Oilfield Fatality Numbers on the Rise 02/24/14
February 24, 2014
Odessa - After seeing oilfield fatality numbers rise in 2012, a Houston reporter looks deeper into what could be the cause of this increase. The in-depth story ran in yesterday’s Houston Chronicle issue, with numbers that might surprise you.
It was a year worth of investigations with a focus on one Big Spring family. The report highlights that some warning signs were ignored and inspectors were limited. In 2012, 65 Texas oilfield workers lost their lives, a 60 percent increase from the year before and a 10 year high. After those numbers surfaced, Lise Olsen, an investigative reporter for the Houston Chronicle wanted to look a little closer.
“We decided we wanted to go deeper, and find people who just got injured and not just killed,” said Olsen.
Accident, after accident, the newspaper finds regulations are held at a different standard for onshore drilling sights. “There’s just a lot more oversight off shore, on shore there is almost no information about most of the accidents,” said Olsen.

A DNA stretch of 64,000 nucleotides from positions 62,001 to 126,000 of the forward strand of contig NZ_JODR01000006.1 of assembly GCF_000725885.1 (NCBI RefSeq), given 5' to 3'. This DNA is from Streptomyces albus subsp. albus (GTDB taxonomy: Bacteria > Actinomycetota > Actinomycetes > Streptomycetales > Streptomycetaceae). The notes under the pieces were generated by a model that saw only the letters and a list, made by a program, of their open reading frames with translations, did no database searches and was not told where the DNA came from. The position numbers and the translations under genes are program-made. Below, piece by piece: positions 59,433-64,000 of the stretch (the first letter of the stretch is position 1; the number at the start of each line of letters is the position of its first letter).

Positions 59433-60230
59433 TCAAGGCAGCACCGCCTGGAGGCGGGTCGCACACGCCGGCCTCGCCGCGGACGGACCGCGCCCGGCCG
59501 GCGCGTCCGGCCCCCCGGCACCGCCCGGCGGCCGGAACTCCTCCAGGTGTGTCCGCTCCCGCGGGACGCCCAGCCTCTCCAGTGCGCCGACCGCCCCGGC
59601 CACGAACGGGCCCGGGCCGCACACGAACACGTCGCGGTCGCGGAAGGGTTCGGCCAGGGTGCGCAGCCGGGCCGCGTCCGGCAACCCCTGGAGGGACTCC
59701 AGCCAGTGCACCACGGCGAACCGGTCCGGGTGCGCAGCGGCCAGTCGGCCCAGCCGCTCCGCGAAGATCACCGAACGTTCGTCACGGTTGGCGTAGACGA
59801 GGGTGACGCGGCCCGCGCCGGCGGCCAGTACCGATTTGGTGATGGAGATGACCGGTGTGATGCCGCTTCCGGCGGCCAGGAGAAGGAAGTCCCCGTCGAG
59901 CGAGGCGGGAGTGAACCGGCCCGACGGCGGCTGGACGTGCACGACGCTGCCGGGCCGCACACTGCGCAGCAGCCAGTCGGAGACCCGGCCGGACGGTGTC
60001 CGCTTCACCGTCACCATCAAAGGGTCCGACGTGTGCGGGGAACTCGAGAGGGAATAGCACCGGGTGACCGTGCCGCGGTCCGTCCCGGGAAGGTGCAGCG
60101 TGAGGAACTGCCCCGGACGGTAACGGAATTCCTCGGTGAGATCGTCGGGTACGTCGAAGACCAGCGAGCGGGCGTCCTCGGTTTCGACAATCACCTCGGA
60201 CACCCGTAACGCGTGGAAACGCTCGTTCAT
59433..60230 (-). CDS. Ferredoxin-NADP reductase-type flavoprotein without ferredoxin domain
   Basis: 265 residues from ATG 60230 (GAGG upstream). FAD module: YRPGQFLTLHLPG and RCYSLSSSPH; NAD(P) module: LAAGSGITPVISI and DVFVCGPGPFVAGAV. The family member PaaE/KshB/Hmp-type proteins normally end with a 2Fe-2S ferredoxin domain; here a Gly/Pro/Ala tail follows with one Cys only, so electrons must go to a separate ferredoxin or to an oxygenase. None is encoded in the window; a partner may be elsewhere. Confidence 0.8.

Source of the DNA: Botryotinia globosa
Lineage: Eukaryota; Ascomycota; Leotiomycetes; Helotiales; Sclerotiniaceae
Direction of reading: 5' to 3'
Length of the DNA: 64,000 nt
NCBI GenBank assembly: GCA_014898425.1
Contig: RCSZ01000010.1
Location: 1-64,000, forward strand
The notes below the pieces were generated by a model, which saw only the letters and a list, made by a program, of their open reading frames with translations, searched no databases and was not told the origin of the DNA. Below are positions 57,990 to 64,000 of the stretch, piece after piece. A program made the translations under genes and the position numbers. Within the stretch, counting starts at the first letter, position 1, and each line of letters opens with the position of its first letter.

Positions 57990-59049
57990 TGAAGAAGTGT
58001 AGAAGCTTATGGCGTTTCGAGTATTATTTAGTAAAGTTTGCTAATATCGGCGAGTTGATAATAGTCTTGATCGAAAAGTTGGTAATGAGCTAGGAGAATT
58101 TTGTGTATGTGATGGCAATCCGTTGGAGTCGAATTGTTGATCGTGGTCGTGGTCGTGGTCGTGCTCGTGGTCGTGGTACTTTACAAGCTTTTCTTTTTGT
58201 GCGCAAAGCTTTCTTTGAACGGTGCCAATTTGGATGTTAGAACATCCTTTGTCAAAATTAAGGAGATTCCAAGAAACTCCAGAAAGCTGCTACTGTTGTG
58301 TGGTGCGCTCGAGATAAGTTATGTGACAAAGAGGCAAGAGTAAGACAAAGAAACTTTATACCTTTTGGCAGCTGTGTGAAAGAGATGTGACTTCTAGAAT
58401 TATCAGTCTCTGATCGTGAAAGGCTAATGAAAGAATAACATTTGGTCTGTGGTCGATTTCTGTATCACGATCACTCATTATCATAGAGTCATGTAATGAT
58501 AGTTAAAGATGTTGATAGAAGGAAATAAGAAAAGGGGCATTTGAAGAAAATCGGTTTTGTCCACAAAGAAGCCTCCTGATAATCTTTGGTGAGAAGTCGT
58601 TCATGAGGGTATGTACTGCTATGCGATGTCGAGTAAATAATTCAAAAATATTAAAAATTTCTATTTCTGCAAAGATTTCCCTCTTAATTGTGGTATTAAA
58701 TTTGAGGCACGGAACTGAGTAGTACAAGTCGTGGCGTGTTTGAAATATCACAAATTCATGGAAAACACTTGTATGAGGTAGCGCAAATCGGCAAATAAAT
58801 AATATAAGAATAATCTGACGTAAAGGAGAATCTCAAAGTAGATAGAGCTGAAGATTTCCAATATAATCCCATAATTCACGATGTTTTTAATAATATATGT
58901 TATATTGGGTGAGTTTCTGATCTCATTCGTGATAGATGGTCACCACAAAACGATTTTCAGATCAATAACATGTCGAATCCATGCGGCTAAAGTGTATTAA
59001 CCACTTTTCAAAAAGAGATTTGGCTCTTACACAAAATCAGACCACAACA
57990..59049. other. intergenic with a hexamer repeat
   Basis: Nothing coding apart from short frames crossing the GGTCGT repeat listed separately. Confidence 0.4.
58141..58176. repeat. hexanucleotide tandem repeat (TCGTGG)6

The article looks all over the state, finding a high number of fatal accident that have been inspected by OSHA since 2007. The newspaper posts a picture of a map that shows here in the Permian Basin alone there have been 55 investigations.
Olsen goes on, adding the cause of some accidents could be due to site inspectors running a generic worker safety checklist, and not focusing on the bigger picture. “Even when inspectors do come to a site, sometimes they are not looking for major problems, that could cause future disasters,” said Olsen.